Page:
Winter months are the time to be preparing for the coming growing season. While it may seem like there’s a lull in the action, you have plenty to do in January if you want to have a full and fruitful garden during spring.
Here are a few tips to help you make January a productive month for your garden.
Turn the soil
Now is the time to turn over the soil in preparation for spring. So if the ground is thawed where you’re at, turn it over and expose all of the insects and larvae underneath so that they can be eaten by birds or killed by the frost. This will also break up frozen layers of soil underneath the surface.
Check for pest problems
The growing season is not an ideal time to discover that you have a pest problem in the garden. Walk around your property and inspect the garden beds for damage or other signs of pests. Take care of pest problems now while they can’t do more damage to your plants.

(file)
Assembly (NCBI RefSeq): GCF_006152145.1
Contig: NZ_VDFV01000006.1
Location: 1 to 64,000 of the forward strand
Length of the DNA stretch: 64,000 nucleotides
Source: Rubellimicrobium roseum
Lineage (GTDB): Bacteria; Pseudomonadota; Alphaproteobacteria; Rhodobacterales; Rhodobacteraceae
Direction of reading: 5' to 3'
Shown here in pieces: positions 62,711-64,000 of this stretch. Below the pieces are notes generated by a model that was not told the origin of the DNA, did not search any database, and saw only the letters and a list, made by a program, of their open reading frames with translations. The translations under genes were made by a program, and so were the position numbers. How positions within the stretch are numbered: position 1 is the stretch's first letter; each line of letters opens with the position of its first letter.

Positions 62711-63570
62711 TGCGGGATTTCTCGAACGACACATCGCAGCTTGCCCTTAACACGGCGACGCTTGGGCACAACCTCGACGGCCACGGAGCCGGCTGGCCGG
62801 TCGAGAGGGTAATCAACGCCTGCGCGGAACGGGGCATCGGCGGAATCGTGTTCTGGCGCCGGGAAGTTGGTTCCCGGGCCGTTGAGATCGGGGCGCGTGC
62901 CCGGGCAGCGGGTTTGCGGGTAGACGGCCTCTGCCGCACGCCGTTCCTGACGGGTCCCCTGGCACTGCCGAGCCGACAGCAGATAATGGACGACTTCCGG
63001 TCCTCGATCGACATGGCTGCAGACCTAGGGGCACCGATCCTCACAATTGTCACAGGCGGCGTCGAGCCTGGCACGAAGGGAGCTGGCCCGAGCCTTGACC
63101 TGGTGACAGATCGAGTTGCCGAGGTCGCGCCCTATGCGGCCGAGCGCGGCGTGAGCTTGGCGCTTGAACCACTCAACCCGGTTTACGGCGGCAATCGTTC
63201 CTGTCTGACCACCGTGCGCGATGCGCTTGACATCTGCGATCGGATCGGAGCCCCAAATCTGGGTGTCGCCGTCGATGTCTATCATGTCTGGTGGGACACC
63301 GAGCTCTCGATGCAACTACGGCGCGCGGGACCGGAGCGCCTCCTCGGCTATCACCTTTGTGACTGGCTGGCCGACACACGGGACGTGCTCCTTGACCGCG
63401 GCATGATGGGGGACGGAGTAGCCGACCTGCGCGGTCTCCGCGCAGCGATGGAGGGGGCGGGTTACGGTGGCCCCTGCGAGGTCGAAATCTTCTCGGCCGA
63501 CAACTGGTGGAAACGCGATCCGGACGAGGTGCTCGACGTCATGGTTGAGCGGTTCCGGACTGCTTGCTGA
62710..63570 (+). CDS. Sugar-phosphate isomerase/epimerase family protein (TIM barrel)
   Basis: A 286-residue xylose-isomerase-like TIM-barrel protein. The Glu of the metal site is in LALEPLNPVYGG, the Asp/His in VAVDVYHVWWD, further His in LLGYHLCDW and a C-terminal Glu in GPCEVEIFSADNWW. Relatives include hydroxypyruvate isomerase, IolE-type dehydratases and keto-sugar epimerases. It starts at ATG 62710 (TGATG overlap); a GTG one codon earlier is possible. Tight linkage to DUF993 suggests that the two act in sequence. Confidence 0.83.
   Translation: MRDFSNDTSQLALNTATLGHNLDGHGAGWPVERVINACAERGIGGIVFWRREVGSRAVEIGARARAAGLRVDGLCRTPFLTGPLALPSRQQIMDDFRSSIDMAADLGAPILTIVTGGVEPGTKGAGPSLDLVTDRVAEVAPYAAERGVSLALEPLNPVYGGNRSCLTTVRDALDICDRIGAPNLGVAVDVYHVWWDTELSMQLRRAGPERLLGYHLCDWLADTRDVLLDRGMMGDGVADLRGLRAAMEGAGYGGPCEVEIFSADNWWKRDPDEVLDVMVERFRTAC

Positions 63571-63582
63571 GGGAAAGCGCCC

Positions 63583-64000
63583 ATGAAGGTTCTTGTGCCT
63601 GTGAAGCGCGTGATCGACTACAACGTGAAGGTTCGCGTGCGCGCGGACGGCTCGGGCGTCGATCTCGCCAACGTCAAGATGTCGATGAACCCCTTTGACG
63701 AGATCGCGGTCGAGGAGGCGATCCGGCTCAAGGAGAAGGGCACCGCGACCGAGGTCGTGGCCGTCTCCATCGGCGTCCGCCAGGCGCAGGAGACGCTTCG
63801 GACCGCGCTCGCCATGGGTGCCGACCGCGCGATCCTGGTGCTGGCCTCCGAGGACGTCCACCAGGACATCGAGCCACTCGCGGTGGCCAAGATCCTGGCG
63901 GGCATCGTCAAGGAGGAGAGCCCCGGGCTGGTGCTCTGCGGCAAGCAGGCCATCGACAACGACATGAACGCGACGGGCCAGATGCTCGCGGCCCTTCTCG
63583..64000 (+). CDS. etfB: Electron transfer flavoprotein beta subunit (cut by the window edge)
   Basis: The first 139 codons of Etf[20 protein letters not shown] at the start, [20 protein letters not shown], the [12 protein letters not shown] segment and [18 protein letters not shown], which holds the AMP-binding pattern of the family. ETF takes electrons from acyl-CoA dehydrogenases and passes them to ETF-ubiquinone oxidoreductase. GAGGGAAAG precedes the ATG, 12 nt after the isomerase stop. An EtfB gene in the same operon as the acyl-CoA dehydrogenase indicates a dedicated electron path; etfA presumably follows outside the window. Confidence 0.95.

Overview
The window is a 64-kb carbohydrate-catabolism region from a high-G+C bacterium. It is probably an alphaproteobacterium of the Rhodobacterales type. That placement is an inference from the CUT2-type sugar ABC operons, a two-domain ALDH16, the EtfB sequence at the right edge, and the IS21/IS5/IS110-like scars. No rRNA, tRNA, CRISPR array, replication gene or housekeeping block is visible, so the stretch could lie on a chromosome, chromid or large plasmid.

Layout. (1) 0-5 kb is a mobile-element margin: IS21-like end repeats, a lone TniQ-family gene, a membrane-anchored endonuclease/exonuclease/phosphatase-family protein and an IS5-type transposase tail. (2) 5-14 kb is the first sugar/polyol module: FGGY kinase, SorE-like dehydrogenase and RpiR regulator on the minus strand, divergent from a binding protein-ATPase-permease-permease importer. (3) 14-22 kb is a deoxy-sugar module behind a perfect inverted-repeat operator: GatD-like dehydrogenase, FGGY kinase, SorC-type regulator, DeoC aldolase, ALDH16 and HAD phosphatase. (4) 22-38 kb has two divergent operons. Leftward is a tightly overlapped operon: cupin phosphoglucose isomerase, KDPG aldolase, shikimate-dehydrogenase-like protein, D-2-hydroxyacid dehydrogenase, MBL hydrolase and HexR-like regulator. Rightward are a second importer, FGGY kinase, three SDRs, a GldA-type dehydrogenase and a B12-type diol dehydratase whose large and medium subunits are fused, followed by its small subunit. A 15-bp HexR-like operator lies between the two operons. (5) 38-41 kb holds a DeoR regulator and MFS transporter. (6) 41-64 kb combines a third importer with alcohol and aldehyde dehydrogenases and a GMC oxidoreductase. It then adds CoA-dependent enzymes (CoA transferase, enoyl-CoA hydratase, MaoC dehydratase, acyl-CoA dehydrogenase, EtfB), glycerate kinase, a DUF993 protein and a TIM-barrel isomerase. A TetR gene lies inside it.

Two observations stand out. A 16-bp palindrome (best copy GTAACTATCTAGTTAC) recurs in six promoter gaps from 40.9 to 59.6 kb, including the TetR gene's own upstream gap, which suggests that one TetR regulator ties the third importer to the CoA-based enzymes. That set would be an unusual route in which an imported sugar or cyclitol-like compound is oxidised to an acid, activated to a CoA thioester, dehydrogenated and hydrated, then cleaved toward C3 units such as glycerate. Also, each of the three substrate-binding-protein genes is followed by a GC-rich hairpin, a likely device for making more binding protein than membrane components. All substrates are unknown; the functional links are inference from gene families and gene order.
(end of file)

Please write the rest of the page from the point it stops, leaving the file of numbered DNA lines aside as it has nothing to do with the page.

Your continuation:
Start some seeds indoors
January is also the time to get started on some plants for spring. Indoors, start planting perennials and annuals that grow slowly such as geraniums. If you’re growing vegetables, you can sow colder-weather crops like broccoli, onions, cabbage and turnips to transplant.
If it snows, shake off your shrubs
If we get snow during January, make sure to shake the snow off of your shrubs. If enough snow gathers on the branches the weight can damage them.
Protect early growers
If there’s a warm spell, some of your bulbs may get “confused” into starting up for spring. That’s dangerous for them since there’s more frost coming. If this happens, use compost and a thick layer of mulch to protect those plants.
Just doing these basic tasks will help you be better prepared for a thriving, healthy garden in the spring.